Bonnie C. Coleman | Hodges & Davis Law Firm Northwest Indiana

On November 5, 2021, the CMS Omnibus COVID-19 Health Care Staff Vaccination Interim Final Rule become effective.  In essence, the rule imposes a mandatory COVID-19 vaccination requirement applicable to all health care providers and suppliers that receive reimbursement under the Medicare and Medicaid programs and are regulated under CMS health and safety regulations.  If CMS does not have regulatory authority over a facility, e.g., assisted living facilities or group homes, the Regulation does not apply.

The Regulation applies to eligible staff of the covered health care providers and suppliers, which includes current and new staff who provide care, treatment or any other services for the facility and/or its patients.  This includes facility employees, licensed practitioners, students, trainees, and volunteers, as well as individuals who provide care, treatment and/or other services for the facility or its patients under contracts or other arrangements.  It does not apply to individuals who provide 100% of their services remotely.

The Regulation provides for two phases and the covered entities must establish a process or policy to fulfill the vaccination requirements during the two phases.  Within 30 days following the Regulation’s effective date, Phase 1 must be completed.  During Phase 1, all covered individuals must have received, at a minimum, the first dose of a primary series or a single dose (for example, Johnson & Johnson) prior to being eligible to provide care, treatment or any other services.  For Phase 2, the series must be completed, for example, the second Pfizer or Modern dose must have been received.  CMS does not require 14 days from the last dose to meet the Phase 2 requirement, only that the dose be administered.

The vaccines that count toward the requirement are those that have been licensed or authorized for emergency use by the FDA.  Additionally, vaccine’s identified by WHO (World Health Organization) and not yet approved for use by the FDA, emergency or otherwise, are also acceptable.  Currently the vaccines licensed or approved for emergency use by the FDA for include Pfizer, Moderna and Johnson & Johnson.  At this time, CMS has indicated it does not require a booster shot to be deemed fully vaccinated, but does suggest that if the booster becomes required as part of a series, as opposed to recommended, the requirement would change under the current form of the Regulation. Since the booster is delayed by 6 months, it is expected that further guidance would be provided in conjunction with making the booster a requirement.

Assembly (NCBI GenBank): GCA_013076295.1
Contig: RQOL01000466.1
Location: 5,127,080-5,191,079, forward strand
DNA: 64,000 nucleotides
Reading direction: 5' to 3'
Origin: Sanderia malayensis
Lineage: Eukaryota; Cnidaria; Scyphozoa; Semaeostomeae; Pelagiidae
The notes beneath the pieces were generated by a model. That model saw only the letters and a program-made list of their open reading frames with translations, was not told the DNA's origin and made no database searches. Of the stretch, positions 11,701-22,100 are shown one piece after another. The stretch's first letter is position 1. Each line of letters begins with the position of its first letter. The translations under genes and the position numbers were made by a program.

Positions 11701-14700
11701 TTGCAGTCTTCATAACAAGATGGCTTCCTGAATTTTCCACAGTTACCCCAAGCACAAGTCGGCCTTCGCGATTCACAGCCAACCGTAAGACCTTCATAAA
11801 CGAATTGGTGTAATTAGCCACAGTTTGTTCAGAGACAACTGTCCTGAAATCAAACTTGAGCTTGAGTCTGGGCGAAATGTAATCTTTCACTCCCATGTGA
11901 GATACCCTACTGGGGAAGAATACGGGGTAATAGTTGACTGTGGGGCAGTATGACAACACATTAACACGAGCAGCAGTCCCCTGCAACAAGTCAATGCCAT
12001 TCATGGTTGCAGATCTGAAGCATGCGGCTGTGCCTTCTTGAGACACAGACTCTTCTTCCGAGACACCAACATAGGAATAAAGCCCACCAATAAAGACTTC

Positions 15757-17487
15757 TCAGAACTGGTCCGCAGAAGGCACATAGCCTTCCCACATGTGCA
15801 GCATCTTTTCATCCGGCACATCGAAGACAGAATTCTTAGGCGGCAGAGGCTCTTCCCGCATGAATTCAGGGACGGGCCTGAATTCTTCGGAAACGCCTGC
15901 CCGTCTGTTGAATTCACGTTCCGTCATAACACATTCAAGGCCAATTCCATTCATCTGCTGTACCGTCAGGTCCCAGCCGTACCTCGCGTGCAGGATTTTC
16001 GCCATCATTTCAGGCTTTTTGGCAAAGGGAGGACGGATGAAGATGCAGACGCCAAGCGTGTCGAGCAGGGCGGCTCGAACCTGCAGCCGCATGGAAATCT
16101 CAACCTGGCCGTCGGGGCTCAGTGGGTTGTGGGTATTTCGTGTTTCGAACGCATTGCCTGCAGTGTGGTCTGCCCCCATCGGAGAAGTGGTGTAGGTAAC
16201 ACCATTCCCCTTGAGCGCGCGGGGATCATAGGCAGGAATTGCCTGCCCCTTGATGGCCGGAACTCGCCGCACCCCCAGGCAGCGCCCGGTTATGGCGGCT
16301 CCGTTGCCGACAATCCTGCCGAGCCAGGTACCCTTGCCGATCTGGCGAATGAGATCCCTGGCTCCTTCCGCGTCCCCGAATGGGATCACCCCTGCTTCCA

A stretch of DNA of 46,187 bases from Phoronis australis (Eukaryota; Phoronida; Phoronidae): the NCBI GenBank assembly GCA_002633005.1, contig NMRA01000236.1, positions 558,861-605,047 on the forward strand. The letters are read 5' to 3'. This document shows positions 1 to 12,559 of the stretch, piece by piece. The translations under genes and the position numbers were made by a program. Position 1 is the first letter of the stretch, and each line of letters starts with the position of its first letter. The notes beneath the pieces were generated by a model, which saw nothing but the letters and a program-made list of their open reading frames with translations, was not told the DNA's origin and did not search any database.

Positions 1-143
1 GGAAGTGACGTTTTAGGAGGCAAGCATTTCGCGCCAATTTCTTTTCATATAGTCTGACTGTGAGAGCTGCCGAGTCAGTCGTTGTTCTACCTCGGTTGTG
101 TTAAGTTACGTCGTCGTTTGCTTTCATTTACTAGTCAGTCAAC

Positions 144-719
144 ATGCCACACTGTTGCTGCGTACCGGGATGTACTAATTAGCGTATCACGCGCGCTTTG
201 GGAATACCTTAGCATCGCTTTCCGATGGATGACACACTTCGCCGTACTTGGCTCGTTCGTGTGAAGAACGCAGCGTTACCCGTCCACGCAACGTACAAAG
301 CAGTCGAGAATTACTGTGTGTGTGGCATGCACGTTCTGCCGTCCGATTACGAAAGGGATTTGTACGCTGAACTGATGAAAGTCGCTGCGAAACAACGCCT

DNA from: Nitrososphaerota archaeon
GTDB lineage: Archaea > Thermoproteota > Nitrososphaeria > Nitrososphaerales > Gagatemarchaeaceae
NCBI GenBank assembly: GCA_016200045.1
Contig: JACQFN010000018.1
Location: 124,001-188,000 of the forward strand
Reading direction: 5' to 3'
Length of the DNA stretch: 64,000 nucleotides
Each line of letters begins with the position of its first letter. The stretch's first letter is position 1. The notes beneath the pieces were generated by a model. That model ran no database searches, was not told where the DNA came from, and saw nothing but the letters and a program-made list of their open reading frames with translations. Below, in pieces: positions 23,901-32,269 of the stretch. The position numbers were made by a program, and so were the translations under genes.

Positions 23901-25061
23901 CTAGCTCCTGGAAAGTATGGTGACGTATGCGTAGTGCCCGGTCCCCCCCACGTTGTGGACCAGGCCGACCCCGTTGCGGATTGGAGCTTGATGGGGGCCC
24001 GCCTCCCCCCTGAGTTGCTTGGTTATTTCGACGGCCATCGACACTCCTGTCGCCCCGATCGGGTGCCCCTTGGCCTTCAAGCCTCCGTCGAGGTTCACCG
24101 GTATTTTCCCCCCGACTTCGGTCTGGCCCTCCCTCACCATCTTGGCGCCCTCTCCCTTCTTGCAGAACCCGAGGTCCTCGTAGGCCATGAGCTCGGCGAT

There are exemptions that must be made available for staff with recognized medical conditions for which vaccines are contraindicated, or religious beliefs.  These exemptions should be contained within the policies and procedures and should be aligned with and administered in accordance with federal law.  Any individual seeking an exemption should consult with the provider or supplier for whom the individual works or provides services.  The Regulation does not mandate testing of those with an exemption, but instead anticipates that the provider/supplier determine under federal law what requirements/accommodations should be contained within its policy.

Non-compliance will be enforced against the provider or supplier.  Healthcare providers are also instructed by the CMS that this regulation has primary application over other potentially applicable regulations.  This means that all applicable regulations apply, however, if there is a conflict, then the conflicting provision of this regulation will apply to healthcare providers and suppliers as opposed to conflicting provisions of other regulations.

Please note that this post is only a brief summary of the CMS Regulation and does not constitute legal advice nor does it establish an attorney/client relationship.  Should you have specific questions regarding the above, please contact Bonnie C. Coleman at Hodges and Davis, P.C.

 

 

Hodges & Davis-November 2021

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